I would like to ask all young and able-bodied war supporters to join me as I mark this tragic milestone: I will do everything I can to end this war, and prevent others like it from happening. You can head to your nearest recruitment center and join up. Dan Schulberth has a spot in the military with his name on it that he's not using.
There is a really cool feature at Forbes.com all about various forms of communication. They've got interviews with some incredible people, like Arthur C. Clarke, Kurt Vonnegut, Jane Goodall. They've also got a discussion about blogging with me. A brief excerpt:
Wil Wheaton is a writer and actor. His Web site, wilwheaton.net, is one of the most popular blogs on the Internet. He has written two books, Just a Geek and Dancing Barefoot, and has a third due later this year. As an actor, he is best known for roles on Star Trek: The Next Generation and in the film Stand By Me.
wil_wheaton: believe it or not, in all these years I've never done an interview over IM
david_ewalt: since we're doing stories about communicating, this will show a whole other way in which people communicate
wil_wheaton: i was talking with my stepson the other day about this
wil_wheaton: he's grown up in a world where IM has always existed
wil_wheaton: he spends time IMing with his friends like I used to sit on the phone with mine
wil_wheaton: and I have iChatAV on my laptop and my desktop, so when I travel for work or whatever, I can stay in touch with my family visually.
david_ewalt: this, in fact is why i wanted to talk to you...you seem to have mastered many of these new forms of communication
david_ewalt: that's the nice way for me to say "you're a geek"
Gabe and Tycho from Penny Arcade drew a funny-because-it's-true comic on blogging, and Bob Jeffery supports my theory that traditional channels of media and distribution just aren't that important anymore. The whole thing is awesome, and it's an easy way to lose several hours filling your brains with thought-provoking Slurm.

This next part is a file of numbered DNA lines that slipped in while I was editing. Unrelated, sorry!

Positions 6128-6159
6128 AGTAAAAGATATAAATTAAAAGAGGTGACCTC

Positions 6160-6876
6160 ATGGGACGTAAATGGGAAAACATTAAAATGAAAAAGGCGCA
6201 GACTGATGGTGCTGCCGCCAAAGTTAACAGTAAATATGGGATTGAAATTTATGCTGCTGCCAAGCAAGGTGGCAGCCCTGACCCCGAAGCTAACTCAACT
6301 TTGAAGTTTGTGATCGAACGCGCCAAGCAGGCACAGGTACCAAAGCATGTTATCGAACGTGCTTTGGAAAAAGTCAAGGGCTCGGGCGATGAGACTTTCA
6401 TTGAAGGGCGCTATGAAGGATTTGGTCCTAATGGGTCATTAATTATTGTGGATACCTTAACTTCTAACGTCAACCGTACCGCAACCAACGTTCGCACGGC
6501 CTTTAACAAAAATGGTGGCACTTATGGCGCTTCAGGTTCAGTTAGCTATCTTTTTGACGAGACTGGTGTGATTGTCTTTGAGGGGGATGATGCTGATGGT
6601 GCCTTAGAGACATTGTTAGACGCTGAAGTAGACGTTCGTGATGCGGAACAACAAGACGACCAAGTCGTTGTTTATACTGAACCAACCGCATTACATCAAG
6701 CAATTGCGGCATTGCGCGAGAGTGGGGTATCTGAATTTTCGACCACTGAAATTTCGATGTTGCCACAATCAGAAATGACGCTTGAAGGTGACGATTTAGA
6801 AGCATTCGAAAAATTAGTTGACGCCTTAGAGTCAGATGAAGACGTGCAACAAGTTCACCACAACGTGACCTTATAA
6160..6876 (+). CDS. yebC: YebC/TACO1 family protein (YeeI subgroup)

In addition to my regular Games of our Lives column, I've got a review in The Onion AV Club this week.
Games of our lives looks back at Thief:
You robbed the bank. That's good! But you dropped the money all over the known universe. That's bad. But you have a spiffy car to drive around and pick it up. That's good! There are cops everywhere. That's bad. But you can occasionally blow them up for big points! That's good! You want to play Pac-Man, but you can only find a cheap imitation! That's Thief!
Gameplay: Using a joystick, you drive your little car around the ugliest maze in the world. Your goal is to pick up all the dollar bills so you can advance to the next level. Opposing you are four little police cars. They don't have names, but you could safely call them something like, oh... let's randomly say Inky, Pinky, Blinky, and Clyde. If they touch you, you'll blow up in a magnificent fireworks display. However, if you pick up one of the dollar signs scattered around the maze, a siren will sound and your enemies will become ghost cars that you can run into for bonus points.
[. . .]
It's a little embarrassing to watch Thief try to be as cool as Pac-Man, but it's still a really fun game that works extra-hard to keep players happy. The game plays a super-cool police-scanner soundtrack right out of a '40s movie, and when you're down to your final life, Thief helpfully says "This is your last chance!" Can you remember the last time Pac-Man said as much as "Hello" to you? Didn't think so.
And I reviewed X-Men Legends 2: Rise of Apocalypse: